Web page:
Such measures, while requiring lengthy periods of planning and execution, have earned the McLaren Group the verification of several external organisations – providing validation of our ongoing commitment to improving efficiency. Just a few weeks ago, McLaren Group was recertified with the Carbon Trust Standard – an accolade first granted in 2010. Indeed, Vodafone McLaren Mercedes is the only Formula 1 team to be awarded, and then retain, this credential. Likewise, in December 2011, Vodafone McLaren Mercedes was officially certified as Formula 1’s first-ever carbon neutral team, and in 2012, the team received further recognition when it took a silver medal in the ‘Green Award’ at the Edison Awards in New York.
Of course, McLaren Group is exceptionally proud of these achievements and the hard work that has gone on behind the scenes to make them happen. However, it is crucial to remember that reducing our environmental impact is an ongoing process and represents a constantly moving target – though one that as a company we are fully committed to pursuing.
So, why are we doing all of this?
Fundamentally, we firmly believe that people – fans, customers, partners, prospective partners and legislators – want to see evidence, not claims. The McLaren Group wants to act positively and demonstrate real substance. Formula 1 in particular is uniquely placed to play a critical role in the definition, development and implementation of new automotive and technological solutions. The very ethos of Formula 1 means it not only occupies a place within sustainable culture, but uniquely for a world sport, can actually provide steps to improve it.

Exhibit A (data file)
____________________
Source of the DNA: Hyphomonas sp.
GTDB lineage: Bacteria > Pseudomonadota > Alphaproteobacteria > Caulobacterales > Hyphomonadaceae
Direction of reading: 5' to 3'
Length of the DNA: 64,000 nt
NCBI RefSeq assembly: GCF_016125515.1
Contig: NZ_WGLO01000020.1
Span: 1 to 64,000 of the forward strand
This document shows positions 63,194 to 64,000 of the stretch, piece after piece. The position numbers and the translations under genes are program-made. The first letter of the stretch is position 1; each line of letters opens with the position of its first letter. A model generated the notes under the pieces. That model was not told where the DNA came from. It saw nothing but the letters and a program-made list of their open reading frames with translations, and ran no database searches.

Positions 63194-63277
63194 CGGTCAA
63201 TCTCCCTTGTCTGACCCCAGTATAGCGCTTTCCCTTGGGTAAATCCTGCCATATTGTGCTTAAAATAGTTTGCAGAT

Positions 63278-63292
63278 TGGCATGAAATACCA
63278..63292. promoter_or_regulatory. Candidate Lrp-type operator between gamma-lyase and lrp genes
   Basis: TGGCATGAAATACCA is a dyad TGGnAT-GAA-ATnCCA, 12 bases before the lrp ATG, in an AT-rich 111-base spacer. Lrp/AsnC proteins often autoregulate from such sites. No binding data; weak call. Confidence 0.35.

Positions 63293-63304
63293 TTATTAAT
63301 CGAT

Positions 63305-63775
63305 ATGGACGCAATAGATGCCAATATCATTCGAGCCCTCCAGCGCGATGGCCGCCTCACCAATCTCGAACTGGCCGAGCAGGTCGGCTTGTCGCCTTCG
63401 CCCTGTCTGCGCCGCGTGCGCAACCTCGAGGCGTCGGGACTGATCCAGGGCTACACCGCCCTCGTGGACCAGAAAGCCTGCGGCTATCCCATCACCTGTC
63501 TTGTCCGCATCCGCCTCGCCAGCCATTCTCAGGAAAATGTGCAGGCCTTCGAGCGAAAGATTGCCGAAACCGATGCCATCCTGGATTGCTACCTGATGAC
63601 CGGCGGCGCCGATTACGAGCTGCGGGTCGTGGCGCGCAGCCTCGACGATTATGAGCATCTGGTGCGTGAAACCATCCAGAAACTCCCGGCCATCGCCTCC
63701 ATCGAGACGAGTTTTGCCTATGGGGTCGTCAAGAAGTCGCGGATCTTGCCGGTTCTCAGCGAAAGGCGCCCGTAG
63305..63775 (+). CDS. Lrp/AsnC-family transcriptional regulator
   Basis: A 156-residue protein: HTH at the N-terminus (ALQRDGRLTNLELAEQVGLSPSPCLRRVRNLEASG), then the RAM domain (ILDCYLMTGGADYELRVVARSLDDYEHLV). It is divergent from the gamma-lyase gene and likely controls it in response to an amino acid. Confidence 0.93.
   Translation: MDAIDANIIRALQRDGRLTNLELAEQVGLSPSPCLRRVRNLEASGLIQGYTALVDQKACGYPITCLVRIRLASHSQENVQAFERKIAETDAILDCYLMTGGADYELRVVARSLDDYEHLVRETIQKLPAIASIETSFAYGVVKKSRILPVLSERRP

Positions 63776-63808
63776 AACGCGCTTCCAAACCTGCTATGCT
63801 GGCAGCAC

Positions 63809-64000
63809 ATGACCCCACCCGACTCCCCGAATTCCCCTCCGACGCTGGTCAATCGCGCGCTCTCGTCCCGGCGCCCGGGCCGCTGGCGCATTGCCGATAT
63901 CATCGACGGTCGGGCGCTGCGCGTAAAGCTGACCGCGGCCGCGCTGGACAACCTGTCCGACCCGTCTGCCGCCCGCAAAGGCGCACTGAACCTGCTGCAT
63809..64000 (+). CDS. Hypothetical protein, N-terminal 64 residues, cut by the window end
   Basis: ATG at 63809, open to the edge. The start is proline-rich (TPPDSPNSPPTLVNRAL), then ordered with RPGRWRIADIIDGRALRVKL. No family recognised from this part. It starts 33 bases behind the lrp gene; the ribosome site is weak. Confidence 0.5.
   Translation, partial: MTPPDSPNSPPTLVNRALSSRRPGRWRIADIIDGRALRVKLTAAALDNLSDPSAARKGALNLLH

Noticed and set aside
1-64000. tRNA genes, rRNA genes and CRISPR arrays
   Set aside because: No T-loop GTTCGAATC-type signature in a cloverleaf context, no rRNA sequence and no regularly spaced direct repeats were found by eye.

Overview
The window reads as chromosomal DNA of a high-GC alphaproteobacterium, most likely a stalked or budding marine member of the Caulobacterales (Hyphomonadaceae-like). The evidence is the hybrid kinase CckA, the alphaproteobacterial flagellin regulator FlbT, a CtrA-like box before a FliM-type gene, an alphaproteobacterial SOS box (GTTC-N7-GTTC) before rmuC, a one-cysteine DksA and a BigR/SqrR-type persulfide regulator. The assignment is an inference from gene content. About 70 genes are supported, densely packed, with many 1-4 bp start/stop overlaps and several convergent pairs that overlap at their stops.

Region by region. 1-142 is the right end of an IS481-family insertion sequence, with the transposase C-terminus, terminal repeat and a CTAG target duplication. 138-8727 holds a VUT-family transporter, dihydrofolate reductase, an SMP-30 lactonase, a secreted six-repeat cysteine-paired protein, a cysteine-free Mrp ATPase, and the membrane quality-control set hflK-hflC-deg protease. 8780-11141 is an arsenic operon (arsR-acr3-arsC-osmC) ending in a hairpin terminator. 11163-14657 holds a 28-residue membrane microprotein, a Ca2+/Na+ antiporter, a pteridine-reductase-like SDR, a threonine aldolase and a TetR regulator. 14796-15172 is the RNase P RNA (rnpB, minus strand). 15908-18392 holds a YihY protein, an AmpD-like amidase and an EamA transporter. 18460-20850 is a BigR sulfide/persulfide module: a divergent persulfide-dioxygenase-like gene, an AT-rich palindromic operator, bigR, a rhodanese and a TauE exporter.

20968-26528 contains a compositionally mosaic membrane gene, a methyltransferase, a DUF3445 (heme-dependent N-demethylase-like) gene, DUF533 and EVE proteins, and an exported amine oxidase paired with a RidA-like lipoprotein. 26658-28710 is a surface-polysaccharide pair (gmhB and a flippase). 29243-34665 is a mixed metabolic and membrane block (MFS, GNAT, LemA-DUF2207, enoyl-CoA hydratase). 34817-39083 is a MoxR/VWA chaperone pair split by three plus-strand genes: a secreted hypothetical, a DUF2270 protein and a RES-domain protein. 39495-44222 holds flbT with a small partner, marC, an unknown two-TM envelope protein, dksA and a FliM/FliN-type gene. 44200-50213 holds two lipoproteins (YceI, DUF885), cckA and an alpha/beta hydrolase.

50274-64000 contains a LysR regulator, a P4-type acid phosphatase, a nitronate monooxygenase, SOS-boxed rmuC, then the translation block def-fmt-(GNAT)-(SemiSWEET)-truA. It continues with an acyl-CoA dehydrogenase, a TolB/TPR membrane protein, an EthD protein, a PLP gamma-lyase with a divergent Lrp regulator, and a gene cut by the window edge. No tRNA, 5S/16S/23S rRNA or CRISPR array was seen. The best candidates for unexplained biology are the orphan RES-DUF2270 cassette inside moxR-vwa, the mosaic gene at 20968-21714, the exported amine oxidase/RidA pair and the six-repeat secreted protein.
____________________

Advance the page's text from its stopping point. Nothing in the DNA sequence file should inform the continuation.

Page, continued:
By being at the cutting-edge of efficient technologies, the sport makes itself relevant and compelling for the car industry, because the efficient technologies that are pioneered by teams such as Vodafone McLaren Mercedes trickle down to road cars that people can buy. The shift towards more carbon efficient transport is inevitable, and for Formula 1 to remain sustainable, it must lead that shift.
Take, for example, the team’s 17-year partnership with ExxonMobil. Our cars act as high-speed laboratories, challenging our partner to produce more volumetrically efficient fuels, as well as lubricants that offer superior protection with minimal frictional losses. The techniques their scientists have developed while working with us have had a direct effect on the fuel and lubricants you can buy at your local filling station: better performance, better economy, better reliability, lower emissions and longer intervals between services. That’s what the customer wants, and the improvements are driven by Formula 1.
In short, for McLaren Group sustainability makes good business sense. As a group of high-technology companies, developing carbon efficient technologies and processes enables us to demonstrate leadership as well as the sheer inventiveness of our engineers. Our brand is built on pioneering innovation, and we are using our knowledge and expertise to instigate change not just within motorsport, but also in wider society.
So, while ‘green’ may not be the first word that springs to mind when thinking about Formula 1, Vodafone McLaren Mercedes, as part of the wider McLaren Group, is demonstrating that perhaps they’re not really poles apart.